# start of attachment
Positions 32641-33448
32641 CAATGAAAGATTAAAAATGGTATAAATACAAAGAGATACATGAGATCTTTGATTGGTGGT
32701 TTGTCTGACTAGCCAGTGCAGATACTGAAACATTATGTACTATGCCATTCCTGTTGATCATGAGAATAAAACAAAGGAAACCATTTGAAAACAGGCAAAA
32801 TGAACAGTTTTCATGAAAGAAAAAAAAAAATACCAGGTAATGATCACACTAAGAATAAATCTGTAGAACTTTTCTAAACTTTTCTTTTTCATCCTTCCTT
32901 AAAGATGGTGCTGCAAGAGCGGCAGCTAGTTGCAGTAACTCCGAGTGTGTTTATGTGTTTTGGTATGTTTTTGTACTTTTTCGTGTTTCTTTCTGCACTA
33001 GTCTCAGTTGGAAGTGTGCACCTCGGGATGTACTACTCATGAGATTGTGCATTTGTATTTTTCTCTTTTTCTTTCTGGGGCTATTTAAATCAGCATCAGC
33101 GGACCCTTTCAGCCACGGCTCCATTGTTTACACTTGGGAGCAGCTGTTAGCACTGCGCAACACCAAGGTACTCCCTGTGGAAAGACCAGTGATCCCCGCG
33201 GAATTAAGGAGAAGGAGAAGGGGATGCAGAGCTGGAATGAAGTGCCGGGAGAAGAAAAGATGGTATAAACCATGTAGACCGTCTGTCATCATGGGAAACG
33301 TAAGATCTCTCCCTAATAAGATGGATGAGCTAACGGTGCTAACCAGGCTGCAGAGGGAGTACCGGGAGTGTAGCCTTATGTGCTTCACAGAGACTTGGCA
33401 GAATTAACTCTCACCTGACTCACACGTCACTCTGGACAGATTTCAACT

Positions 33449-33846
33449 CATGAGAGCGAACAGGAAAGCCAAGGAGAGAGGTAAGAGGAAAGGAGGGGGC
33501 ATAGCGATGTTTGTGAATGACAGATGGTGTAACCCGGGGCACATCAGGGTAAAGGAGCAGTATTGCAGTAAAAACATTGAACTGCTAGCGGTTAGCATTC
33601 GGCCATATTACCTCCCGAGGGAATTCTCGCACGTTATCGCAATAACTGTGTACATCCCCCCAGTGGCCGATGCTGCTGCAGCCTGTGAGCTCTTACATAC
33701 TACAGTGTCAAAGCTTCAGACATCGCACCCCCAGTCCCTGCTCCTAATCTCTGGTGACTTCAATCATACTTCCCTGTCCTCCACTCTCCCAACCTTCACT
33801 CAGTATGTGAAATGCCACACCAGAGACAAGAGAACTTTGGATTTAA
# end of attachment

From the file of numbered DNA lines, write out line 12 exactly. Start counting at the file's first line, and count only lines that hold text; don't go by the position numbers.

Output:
33449 CATGAGAGCGAACAGGAAAGCCAAGGAGAGAGGTAAGAGGAAAGGAGGGGGC